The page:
In Funbari no Uta, a series of short stories written by Hiroyuki Takei and set six or seven years after the conclusion of Shaman King, it is revealed that Yoh and Anna have a son named Hana. The child wields Yoh's Futsunomitama Sword and travels around with Ryu Umemiya in search of the Five Elemental Warriors. An older Yoh and Anna do not appear until the conclusion of the short series, apparently on their way to Funbari Hill, as they have been travelling around the world in order to resolve various conflicts. In their absence, Hana was raised by Tamao Tamamura with no awareness of who his actual parents are, though Tamao intends to tell him when his parents return at last. Yoh and Anna also appear in flashbacks in Shaman King Flowers, the sequel from Shaman King series set about six or seven years after Funbari no Uta with Hana. Shaman King Flowers also revealed Yoh became a father when he was 16 years old.
Yoh appears as a playable character for the Nintendo DS titles, Jump Superstars and Jump Ultimate Stars. He also appears as a main character in the various video games based on the Shaman King series.
He has been featured various times in the Animage's Anime Grand Prix polls, ranking as one of the most popular male anime characters. Merchandise based on Yoh have been released, including action figures, key chains, and plush toys. In a Shaman King popularity poll from 2018, Yoh's first appearance was voted as the series' most popular character.
Critical reception to Yoh's character has been both positive and negative. Justin Freeman from Anime News Network qualified Yoh as "easy-going" person. He criticized the fact that "Yoh is a vessel for his ephemeral allies, but in reality they up end being a vessel for him, to the benefit of no one." Writing for Mania Entertainment, Eduardo Chavez commented that Yoh is "such a laid back casual character", and that "Yoh's attitude to not go beyond his own abilities might be a little lazy" but he thinks that is "a smart approach to conserve mental and physical strength." Chris Beverdige also from Mania said Yoh is "very much a laid back slacker." Alexander Hoffman of Comics Village declared "in this first novel, letting the relationships between Yoh, Amidamaru, and Manta flesh out is more important that developing every spiritual entity that shows up." Active Anime's Holly Ellingwood praised the Yoh's "much more idealistic and noble [position] than that of his rivals." A reviewer for The Star noted that while it was predictable that Yoh will meet other Shamans to become the Shaman King he noted it would be entertaining how the character will develop more powers. While reviewing the manga's twenty-second volume, Margaret Veira from Active Anime remarked the scenes in which Yoh starts feeling rage to the point she said "you can feel the anger emanating from the page! It feels so real!" In the book "Summoning the Spirits: Possession and Invocation in Contemporary Religion", author Andrew Dawson called Yoh the "Japanese Shaman" as he is not based on any religion unlike other characters appearing in the series despite noting some his relationship with the spirit of Amidamaru who is closed on Buddahood. Dawson also praised Yoh's character for being relatable with most of the readers of the series.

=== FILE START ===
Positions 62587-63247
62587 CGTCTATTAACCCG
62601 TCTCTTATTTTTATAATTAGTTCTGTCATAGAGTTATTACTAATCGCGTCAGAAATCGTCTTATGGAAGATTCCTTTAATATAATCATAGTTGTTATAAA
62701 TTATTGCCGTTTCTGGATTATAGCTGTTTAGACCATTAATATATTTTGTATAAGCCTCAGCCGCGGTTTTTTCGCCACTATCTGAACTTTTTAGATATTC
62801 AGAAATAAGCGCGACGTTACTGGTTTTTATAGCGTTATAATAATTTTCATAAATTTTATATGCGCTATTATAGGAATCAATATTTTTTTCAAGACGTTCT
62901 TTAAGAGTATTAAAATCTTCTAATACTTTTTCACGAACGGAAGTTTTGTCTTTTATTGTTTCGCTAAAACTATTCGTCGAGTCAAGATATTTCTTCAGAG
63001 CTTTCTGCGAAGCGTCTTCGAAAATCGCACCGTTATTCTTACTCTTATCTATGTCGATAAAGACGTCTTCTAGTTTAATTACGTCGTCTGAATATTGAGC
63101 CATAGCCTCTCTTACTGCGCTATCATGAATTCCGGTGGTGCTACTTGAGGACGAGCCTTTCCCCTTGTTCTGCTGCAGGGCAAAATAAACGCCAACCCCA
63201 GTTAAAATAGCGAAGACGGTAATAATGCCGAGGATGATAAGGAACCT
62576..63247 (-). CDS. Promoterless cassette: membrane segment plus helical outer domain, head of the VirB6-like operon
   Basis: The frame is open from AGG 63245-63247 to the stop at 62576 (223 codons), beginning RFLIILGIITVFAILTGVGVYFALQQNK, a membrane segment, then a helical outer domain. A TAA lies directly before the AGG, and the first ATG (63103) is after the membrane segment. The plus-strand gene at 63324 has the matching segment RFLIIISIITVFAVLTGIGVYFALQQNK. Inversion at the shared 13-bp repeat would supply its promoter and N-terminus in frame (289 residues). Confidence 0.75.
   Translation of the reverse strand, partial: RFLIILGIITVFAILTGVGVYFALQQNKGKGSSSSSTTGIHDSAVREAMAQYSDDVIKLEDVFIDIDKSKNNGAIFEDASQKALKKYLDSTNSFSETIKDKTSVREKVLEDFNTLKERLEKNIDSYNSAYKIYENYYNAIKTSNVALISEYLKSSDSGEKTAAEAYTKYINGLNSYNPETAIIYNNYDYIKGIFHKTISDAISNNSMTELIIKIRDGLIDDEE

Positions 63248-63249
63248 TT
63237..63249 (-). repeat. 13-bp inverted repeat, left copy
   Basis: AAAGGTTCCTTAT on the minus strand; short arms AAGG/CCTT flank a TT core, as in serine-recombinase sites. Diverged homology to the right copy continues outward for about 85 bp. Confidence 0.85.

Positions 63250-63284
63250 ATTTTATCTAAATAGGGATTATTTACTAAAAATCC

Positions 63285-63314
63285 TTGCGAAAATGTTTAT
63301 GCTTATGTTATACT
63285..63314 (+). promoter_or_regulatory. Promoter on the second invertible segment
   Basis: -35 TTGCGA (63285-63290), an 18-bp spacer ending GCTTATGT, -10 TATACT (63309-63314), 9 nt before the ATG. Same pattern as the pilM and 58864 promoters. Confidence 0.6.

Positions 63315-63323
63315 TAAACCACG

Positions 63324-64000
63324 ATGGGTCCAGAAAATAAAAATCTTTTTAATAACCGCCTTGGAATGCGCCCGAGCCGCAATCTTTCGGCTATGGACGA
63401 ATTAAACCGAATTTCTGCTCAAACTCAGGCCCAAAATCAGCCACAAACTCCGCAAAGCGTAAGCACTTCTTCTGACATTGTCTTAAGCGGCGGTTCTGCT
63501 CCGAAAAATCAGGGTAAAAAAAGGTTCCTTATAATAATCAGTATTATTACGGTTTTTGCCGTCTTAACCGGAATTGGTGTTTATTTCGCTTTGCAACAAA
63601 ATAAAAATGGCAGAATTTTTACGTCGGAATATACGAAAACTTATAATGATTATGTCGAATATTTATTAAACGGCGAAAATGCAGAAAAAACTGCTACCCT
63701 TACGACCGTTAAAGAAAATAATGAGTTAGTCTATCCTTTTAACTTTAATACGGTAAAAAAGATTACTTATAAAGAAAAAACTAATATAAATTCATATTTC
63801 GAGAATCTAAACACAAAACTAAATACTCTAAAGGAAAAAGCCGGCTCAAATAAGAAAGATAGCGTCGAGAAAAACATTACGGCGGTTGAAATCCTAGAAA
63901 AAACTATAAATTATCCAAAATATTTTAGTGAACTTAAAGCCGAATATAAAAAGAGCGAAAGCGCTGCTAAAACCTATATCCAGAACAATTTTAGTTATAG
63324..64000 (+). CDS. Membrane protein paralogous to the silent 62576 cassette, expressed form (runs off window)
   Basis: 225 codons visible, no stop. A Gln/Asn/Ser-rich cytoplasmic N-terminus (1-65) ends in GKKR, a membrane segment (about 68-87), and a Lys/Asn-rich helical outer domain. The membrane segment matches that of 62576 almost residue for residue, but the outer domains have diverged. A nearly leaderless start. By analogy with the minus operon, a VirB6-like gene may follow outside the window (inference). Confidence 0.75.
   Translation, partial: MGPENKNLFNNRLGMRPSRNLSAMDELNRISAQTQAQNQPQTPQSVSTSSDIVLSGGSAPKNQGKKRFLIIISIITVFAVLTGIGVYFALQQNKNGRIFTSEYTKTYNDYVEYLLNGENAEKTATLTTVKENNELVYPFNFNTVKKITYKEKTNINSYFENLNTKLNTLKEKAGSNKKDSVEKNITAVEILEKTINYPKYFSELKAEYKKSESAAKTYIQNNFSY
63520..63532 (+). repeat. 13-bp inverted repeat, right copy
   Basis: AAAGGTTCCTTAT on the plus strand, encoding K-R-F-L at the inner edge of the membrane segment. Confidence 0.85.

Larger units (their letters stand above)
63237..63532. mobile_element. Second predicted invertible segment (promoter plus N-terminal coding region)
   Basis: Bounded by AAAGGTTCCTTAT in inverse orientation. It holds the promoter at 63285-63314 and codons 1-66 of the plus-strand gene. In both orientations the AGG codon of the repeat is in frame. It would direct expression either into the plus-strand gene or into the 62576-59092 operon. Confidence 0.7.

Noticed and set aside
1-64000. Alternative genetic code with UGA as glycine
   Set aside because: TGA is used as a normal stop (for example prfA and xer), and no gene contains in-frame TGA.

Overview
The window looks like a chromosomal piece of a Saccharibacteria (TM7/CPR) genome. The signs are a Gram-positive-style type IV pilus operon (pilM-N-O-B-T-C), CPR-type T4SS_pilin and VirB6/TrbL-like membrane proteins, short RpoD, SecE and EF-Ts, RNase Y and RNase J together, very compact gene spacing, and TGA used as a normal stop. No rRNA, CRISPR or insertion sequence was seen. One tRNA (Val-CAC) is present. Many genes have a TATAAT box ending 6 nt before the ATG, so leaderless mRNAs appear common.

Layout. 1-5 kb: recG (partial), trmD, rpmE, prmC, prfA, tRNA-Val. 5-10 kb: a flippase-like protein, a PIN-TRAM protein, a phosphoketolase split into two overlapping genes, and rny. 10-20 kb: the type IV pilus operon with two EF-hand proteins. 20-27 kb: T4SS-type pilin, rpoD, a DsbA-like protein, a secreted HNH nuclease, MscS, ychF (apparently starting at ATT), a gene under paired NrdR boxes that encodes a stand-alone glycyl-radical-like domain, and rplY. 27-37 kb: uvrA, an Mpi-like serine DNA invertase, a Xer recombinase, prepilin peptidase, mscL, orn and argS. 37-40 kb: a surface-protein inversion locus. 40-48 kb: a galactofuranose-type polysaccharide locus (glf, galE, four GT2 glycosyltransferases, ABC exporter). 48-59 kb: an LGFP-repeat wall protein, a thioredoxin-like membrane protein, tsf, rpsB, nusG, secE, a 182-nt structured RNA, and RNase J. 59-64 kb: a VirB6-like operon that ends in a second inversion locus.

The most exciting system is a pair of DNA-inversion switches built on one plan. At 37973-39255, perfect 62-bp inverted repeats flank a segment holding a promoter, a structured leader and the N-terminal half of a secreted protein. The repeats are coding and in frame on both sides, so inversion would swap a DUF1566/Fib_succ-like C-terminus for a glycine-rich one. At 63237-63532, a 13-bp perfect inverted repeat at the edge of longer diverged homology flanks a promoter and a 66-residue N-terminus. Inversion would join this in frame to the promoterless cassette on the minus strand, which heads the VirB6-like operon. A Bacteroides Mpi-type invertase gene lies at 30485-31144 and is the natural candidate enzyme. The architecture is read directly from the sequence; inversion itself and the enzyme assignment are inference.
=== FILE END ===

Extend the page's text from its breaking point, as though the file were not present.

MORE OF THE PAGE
- ジャンプアルティメットスターズファーストアルティガイド. Shueisha. 2006. p. 21.
- "「S.F.O.V」 I (シャーマン・ファイト・オブ・ヴォーカル) With Deteremined Passion/事理(ジリ) (Single, Maxi, Soundtrack)". Amazon. Retrieved December 9, 2012.
- "Shaman King to Return in New Short Manga in November (Updated)". Anime News Network. September 24, 2011. Retrieved December 9, 2012.
- Interview with Manga-News.com (French)
MN – Quel est donc celui qui est le plus facile à dessiner, et au contraire le plus difficile?
HT – Anna est la plus facile et Yoh le plus difficile. Par là je n'entends pas que le coté dessin pur mais plutôt l'aspect évolutif du personnage et son caractère. Pour Yoh, il a été pour moi plus difficile à faire évoluer dans les critères que demande le Jump magazine.
(Translation: MN - Who is the easiest to draw and who is the most difficult?
HT - Anna is the easiest and Yoh is the most difficult. By that I don't mean drawing, but developing the characters. For Yoh, it was hard for me to develop him because of the criteria required for Jump magazine.)
- Shonen Jump interview with Hiroyuki Takei, 2005.
Q: The fact that Yoh is engaged to Anna from the beginning of the story is unusual for a shonen manga. In many ways, their relationship is more mature than the relationships between male and female characters in usual shonen manga. Has your own marriage influenced your depiction of Yoh and Anna?
Takei: I think it reflects quite a bit of my own personal experience. I wouldn't say it is a direct copy. But the relationship both characters have, is quite an ideal relationship, I would say.
- Shaman King, volume 19, chapter 164-166
- 第24回アニメグランプリ 2002年6月号 (in Japanese). Animage. Archived from the original on January 3, 2011. Retrieved December 13, 2012.
- 第25回アニメグランプリ 2003年6月号 (in Japanese). Animage. Archived from the original on May 23, 2010. Retrieved December 13, 2012.
- "RIO:bone 麻倉葉&甲縛式O.S白鵠" (in Japanese). Amazon. Retrieved December 9, 2012.
- シャーマンキング フィギュアキーホルダー パート 3 (in Japanese). Takara Tomy. Retrieved December 9, 2012.
- "Shaman King: Yoh Asakura 12-inch Plush". Amazon. Retrieved December 9, 2012.
- Freeman, Justin (March 17, 2018). "Shōnen Magazine Edge Reveals Shaman King Character Ranking — From #1-376". Anime News Network. Retrieved March 17, 2018.
- Freeman, Justin (December 5, 2004). "Shaman King G.novel 1". Anime News Network. Retrieved December 9, 2012.
- Chavez, Eduardo (October 14, 2005). "Shaman King Vol. #07". Mania. Archived from the original on November 9, 2011. Retrieved December 9, 2012.
- Beveridge, Chris (October 19, 2004). "Shaman King Vol. #02". Mania. Archived from the original on August 1, 2009. Retrieved December 9, 2012.
- Hoffman, Alexander. "Shaman King Volume 1". ComicsVillage. Archived from the original on November 21, 2010. Retrieved April 19, 2014.
- Ellingwood, Holly (March 10, 2007). "Shaman King Vol. 12 (Advanced Review)". Active Anime. Retrieved December 12, 2012.
- "Good fight". The Star. April 16, 2006. Archived from the original on July 17, 2015. Retrieved July 17, 2015.
- Veira, Margaret (June 8, 2009). "Shaman King Vol. 12 (Advanced Review)". Active Anime. Retrieved November 28, 2016.
- Dawson, Andrew (2010). Summoning the Spirits: Possession and Invocation in Contemporary Religion. I.B.Tauris. p. 174. ISBN 978-1848851627.